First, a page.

“Because they wanted office space to serve them for at least 50 years, we identified rigid, low-profile access flooring options that support changes to underlying cabling and technology systems,” notes Garrett Southern, Kaufman Lynn’s senior vice president of operations. “It has the feel of normal flooring and maintains height-to-ceiling distance in a more adaptive layout.”
As with most other businesses, JM unexpectedly finds itself studying how workflows altered by the COVID-19 outbreak may influence long-term facility needs and layouts. While the reassessment has put the next phase of facility construction on hold, Kaufman Lynn has come up with plans to turn a gaping space on the campus into a temporary landscaped park with fountains and tensile fabric-covered walkways.
“It’s a great idea, and shows the kind of things that come out of true partnerships,” Tiufekchiev says.
Those thoughts are echoed by Rick Slossen, senior vice president of development for Erickson Living, a Maryland-based senior-living developer for the Siena Lakes continuing care and retirement community in Naples. With travel restrictions curtailing his ability to oversee projects in person, “You need a lot trust when working with a contractor [located] hundreds of miles away,” Slossen says.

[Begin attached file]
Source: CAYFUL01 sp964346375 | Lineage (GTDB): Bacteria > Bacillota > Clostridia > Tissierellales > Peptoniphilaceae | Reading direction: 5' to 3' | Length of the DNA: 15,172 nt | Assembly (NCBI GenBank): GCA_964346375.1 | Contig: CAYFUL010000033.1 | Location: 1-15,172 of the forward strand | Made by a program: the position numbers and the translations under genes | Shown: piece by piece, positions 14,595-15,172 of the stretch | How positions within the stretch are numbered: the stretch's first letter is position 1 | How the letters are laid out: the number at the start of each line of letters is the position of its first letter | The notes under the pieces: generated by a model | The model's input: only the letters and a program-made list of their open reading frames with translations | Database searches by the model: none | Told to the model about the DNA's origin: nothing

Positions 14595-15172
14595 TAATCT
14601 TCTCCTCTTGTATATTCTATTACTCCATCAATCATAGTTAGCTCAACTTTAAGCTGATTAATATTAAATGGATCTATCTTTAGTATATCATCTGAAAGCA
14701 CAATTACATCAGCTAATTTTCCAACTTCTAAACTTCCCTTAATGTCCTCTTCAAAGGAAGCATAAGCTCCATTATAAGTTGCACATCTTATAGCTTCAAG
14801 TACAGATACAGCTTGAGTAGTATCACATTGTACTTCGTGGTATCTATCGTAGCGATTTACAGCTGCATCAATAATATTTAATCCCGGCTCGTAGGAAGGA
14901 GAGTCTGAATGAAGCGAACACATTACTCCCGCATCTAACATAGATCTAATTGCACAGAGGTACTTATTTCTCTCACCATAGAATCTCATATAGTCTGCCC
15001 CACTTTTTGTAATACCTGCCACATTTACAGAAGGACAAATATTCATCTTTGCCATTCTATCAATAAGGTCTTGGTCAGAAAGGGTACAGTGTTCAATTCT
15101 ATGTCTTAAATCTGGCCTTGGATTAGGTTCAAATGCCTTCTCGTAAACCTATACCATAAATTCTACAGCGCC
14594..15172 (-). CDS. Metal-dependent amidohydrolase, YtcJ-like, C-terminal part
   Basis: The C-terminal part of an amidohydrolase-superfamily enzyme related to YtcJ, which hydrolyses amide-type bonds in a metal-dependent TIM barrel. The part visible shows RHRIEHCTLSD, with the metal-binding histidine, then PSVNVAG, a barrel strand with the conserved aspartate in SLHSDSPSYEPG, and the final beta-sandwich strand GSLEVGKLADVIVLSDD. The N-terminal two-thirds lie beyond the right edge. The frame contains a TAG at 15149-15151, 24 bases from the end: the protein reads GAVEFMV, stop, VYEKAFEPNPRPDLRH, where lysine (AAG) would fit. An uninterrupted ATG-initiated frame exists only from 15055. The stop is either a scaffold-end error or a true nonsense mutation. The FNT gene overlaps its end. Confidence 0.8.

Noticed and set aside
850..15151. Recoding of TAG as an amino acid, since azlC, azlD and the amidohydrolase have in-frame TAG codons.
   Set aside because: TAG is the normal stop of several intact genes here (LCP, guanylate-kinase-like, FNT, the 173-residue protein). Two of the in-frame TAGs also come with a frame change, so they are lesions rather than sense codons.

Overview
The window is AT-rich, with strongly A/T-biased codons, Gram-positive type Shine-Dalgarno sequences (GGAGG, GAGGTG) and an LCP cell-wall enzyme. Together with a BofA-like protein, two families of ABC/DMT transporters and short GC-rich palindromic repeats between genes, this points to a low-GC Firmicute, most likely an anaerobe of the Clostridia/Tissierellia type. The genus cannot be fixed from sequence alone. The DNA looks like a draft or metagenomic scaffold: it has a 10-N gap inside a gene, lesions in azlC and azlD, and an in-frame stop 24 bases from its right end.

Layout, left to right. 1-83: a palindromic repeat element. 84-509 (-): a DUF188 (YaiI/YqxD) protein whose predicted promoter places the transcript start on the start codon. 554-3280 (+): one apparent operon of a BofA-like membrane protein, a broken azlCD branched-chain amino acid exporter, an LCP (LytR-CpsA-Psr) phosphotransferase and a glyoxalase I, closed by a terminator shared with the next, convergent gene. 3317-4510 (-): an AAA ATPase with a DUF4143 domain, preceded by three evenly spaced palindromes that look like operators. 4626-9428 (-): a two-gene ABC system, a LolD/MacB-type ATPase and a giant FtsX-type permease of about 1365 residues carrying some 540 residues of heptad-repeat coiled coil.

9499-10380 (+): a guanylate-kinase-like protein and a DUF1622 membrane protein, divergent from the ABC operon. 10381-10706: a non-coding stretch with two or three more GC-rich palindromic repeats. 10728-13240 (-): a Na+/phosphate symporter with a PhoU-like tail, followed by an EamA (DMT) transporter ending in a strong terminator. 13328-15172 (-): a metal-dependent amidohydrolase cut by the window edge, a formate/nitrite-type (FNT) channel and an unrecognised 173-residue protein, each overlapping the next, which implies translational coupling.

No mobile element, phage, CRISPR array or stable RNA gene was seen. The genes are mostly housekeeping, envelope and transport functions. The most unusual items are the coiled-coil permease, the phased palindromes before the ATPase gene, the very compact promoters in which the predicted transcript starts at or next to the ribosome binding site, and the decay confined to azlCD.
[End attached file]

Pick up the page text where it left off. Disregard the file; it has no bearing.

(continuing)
That high level of trust with Kaufman Lynn was established early, Slossen says, calling preconstruction budgets for Siena Lakes’ 445,000-sq-ft first phase “mind-boggling in detail.” He also notes that the numbers have held through what has been a seamless construction process. In addition to awarding Kaufman Lynn the project’s $70-million, 402,500-sq-ft second phase, plus a project valued at $50 million in the Charlotte area, Erickson Living has also adopted Kaufman Lynn’s reporting system. “It’s so detailed in telling us what’s happening and what’s coming up, allowing us stay proactive,” Slossen says.
Southern adds that such early engagement with clients is part of Kaufman Lynn’s DNA. “Allowing information to flow freely lets us be more nimble with them, and internally,” he says. “That sets everyone up for success.”